The facility, located in Tioga County, will feature Aquatech’s MoTreat and MoVap process units, a pretreatment and distillation evaporator system designed to treat drill fluids, frac flowback, production brine and other wastewater from exploration and production of conventional and unconventional oil and gas. The processing units provide services including filtration, disinfection, solids handling, pretreatment and evaporation concentration.
Globally, Aquatech treats nearly 1 million barrels of oil and gas field-produced water per day in an effort to help producers minimize the amount of freshwater used in the well development process and reduce the volume of wastewater that must be disposed or treated off-site, the company said.
A report released last month by consulting firm Accenture found shale gas companies could benefit financially and cut water use by collaborating with regulators and sharing infrastructure with other operators working in the same drilling basin.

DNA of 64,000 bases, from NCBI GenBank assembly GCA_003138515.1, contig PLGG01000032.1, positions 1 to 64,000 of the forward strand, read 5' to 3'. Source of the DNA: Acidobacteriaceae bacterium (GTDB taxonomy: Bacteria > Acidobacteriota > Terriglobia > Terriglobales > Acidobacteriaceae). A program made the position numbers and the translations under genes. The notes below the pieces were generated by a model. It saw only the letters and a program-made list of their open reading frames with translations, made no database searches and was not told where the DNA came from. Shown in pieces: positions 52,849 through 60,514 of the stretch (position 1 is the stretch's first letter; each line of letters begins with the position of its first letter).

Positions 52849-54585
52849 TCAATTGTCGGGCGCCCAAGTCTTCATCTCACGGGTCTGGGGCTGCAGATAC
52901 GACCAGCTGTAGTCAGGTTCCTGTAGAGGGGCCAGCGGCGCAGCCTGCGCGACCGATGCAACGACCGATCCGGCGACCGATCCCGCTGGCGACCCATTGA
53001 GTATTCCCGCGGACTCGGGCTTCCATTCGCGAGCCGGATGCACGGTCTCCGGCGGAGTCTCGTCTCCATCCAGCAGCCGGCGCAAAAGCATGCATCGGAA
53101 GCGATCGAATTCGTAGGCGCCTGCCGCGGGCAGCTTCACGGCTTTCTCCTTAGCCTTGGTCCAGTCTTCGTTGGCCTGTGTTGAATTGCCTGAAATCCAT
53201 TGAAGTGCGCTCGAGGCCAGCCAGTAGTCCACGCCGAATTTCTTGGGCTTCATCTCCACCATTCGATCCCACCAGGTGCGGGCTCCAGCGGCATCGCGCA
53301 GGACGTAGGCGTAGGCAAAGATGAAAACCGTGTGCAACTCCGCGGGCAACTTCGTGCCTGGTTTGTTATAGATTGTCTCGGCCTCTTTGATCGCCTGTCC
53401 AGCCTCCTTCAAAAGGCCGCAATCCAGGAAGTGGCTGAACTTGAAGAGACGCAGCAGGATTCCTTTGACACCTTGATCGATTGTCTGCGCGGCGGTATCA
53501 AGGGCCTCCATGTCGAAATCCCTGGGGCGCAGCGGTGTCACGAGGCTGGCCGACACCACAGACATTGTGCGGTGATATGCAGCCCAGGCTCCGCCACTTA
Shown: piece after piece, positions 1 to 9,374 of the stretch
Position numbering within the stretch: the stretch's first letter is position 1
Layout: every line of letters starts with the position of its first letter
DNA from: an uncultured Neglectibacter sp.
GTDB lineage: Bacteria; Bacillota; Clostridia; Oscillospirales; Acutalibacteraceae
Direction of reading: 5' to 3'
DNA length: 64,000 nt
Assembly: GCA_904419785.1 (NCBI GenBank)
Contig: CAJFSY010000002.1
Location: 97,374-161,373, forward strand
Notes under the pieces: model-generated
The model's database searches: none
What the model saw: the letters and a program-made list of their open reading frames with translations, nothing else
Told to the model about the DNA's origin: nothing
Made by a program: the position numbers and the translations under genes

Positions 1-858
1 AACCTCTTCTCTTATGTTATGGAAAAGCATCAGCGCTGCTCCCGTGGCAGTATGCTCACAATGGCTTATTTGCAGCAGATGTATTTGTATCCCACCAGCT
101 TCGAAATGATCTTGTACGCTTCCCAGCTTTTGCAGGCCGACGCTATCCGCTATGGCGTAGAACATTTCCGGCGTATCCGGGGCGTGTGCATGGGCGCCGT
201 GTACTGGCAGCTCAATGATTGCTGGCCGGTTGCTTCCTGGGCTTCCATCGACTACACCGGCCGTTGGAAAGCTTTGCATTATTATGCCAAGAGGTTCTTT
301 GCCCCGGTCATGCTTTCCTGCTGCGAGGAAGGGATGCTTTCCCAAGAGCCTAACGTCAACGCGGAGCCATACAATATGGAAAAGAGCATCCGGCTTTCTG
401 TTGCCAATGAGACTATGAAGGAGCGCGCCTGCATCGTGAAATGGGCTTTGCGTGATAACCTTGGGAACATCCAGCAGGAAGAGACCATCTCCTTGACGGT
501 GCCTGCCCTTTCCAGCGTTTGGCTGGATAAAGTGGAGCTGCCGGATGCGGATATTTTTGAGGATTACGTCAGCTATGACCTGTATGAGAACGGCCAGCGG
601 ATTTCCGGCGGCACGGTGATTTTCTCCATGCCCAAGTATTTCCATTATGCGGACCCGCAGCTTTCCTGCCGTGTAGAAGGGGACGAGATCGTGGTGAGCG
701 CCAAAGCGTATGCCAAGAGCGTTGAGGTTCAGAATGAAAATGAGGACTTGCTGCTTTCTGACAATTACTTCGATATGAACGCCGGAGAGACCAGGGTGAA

Each shale drilling basin in the US typically supports several companies, each with their own network of machinery and trucks, the report says. Collaboration, such as sharing logistics, excess capacity and infrastructure, could reduce the impact on a basin.
Companies could also work together to improve water treatment, for example through a shared regional facility, a key option to overcome the challenges of increased regulation, Accenture said.
A report released by Stony Brook University last year found the disposal of contaminated wastewater from hydraulic fracturing wells producing natural gas in the Marcellus Shale region presents risks from salts and radioactive materials that are “several orders of magnitude larger” than for other potential water pollution events.